Featured Videos

from AP, Reuters, AFP, and other news services

How Nigeria Beat Its Ebola Outbreak

How Nigeria Beat Its Ebola Outbreak

Newsy (Oct. 20, 2014) The World Health Organization has declared Nigeria free of Ebola. Health experts credit a bit of luck and the government's initial response. Video provided by Newsy
Powered by NewsLook.com
Another Study Suggests Viagra Is Good For The Heart

Another Study Suggests Viagra Is Good For The Heart

Newsy (Oct. 20, 2014) An ingredient in erectile-dysfunction medications such as Viagra could improve heart function. Perhaps not surprising, given Viagra's history. Video provided by Newsy
Powered by NewsLook.com
Ebola Worries End for Dozens on U.S. Watch Lists

Ebola Worries End for Dozens on U.S. Watch Lists

Reuters - US Online Video (Oct. 20, 2014) Forty-three people who had contact with Thomas Eric Duncan, the first person diagnosed with Ebola in the U.S., were cleared overnight of twice-daily monitoring after 21 days of showing no symptoms. Rough Cut (no reporter narration). Video provided by Reuters
Powered by NewsLook.com
CDC Calls for New Ebola Safety Guidelines

CDC Calls for New Ebola Safety Guidelines

AP (Oct. 20, 2014) Centers for Disease Control and Prevention Director Dr. Tom Frieden laid out new guidelines for health care workers when dealing with the deadly Ebola virus including new precautions when taking off personal protective equipment. (Oct. 20) Video provided by AP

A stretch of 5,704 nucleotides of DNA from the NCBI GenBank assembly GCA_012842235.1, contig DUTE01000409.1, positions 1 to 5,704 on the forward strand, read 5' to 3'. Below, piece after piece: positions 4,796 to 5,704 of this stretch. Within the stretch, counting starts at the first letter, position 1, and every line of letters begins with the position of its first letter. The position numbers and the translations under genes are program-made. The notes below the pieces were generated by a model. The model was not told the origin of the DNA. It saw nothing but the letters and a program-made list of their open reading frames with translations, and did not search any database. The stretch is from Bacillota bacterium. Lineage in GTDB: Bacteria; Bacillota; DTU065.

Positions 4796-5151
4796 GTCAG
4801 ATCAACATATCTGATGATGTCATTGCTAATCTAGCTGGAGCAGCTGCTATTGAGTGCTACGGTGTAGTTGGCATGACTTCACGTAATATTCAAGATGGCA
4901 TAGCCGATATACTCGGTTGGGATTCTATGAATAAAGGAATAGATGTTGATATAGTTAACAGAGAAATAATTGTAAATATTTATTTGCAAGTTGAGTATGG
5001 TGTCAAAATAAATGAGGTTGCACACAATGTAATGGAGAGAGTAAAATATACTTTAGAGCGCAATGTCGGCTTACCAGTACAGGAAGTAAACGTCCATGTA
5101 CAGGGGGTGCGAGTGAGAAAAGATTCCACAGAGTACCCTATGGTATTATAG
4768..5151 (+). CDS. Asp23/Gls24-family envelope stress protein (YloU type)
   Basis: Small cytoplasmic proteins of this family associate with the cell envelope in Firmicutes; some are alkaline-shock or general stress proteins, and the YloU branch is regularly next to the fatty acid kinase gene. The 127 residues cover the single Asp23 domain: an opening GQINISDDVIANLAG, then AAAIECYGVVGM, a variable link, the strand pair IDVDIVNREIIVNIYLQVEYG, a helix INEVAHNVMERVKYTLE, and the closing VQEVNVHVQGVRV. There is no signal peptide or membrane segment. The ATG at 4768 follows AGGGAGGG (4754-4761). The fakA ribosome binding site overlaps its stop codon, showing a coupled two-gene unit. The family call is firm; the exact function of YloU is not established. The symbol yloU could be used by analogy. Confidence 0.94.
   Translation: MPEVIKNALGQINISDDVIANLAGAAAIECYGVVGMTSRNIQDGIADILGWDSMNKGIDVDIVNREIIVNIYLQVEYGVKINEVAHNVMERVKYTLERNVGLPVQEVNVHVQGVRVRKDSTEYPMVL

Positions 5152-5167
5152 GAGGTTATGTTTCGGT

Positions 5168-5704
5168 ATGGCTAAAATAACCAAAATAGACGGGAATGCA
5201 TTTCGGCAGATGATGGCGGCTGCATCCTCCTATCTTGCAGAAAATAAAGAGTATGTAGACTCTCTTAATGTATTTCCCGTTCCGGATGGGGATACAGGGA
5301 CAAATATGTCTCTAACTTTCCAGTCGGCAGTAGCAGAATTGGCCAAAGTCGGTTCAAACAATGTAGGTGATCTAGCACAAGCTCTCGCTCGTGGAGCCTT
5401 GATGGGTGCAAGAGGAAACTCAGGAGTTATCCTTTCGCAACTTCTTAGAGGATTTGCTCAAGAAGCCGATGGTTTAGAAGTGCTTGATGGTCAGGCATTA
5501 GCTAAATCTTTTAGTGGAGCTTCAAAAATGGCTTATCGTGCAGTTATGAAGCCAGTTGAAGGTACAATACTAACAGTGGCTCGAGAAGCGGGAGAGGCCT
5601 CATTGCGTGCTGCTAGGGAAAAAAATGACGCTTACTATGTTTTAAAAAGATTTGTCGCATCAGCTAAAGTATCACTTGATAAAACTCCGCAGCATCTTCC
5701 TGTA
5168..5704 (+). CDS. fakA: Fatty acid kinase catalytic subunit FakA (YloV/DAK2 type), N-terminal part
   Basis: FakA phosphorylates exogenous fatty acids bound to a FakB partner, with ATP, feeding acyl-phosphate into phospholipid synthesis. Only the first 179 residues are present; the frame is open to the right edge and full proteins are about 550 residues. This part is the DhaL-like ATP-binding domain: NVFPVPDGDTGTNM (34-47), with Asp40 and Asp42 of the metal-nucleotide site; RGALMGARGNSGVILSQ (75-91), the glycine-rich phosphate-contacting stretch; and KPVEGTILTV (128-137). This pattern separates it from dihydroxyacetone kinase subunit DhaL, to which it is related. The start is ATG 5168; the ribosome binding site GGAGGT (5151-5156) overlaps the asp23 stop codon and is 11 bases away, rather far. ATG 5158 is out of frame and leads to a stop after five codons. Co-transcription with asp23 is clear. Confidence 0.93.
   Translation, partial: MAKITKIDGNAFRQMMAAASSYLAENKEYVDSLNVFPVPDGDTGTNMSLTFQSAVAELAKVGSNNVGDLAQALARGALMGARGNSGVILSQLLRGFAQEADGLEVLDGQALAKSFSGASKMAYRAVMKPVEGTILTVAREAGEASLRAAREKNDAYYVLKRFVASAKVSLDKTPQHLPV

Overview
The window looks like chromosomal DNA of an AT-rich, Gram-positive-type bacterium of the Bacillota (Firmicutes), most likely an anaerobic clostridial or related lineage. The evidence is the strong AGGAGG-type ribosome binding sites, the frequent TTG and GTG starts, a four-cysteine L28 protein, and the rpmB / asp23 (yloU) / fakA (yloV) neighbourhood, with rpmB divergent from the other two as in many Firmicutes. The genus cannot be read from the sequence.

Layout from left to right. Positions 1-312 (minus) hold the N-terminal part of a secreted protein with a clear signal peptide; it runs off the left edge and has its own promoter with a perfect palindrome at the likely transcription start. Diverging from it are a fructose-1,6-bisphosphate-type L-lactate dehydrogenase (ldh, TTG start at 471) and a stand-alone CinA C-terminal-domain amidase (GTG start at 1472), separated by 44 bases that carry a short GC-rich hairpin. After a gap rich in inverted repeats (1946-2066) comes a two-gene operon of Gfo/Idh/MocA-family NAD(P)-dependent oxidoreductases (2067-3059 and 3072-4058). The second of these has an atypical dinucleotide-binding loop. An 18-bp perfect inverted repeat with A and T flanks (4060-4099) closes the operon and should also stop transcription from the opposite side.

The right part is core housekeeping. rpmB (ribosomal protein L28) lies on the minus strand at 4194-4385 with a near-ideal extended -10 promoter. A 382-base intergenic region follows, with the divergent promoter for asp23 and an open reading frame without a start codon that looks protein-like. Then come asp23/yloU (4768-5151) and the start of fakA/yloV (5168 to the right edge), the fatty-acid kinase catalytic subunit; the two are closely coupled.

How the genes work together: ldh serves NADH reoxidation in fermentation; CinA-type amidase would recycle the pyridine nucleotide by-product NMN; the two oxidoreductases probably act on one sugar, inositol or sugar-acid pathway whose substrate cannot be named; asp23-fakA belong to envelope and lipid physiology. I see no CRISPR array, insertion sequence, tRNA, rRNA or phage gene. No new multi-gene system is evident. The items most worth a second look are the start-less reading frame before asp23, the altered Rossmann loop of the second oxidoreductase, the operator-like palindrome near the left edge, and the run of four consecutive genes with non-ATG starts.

Powered by NewsLook.com

Search ScienceDaily

Number of stories in archives: 140,361

Find with keyword(s):
Enter a keyword or phrase to search ScienceDaily for related topics and research stories.

Save/Print:
Share:

Breaking News:

Strange & Offbeat Stories


Health & Medicine

Mind & Brain

Living & Well

In Other News

... from NewsDaily.com

Science News

Health News

Environment News

Technology News



Save/Print:
Share:

Free Subscriptions


Get the latest science news with ScienceDaily's free email newsletters, updated daily and weekly. Or view hourly updated newsfeeds in your RSS reader:

Get Social & Mobile


Keep up to date with the latest news from ScienceDaily via social networks and mobile apps:

Have Feedback?


Tell us what you think of ScienceDaily -- we welcome both positive and negative comments. Have any problems using the site? Questions?
Mobile: iPhone Android Web
Follow: Facebook Twitter Google+
Subscribe: RSS Feeds Email Newsletters
Latest Headlines Health & Medicine Mind & Brain Space & Time Matter & Energy Computers & Math Plants & Animals Earth & Climate Fossils & Ruins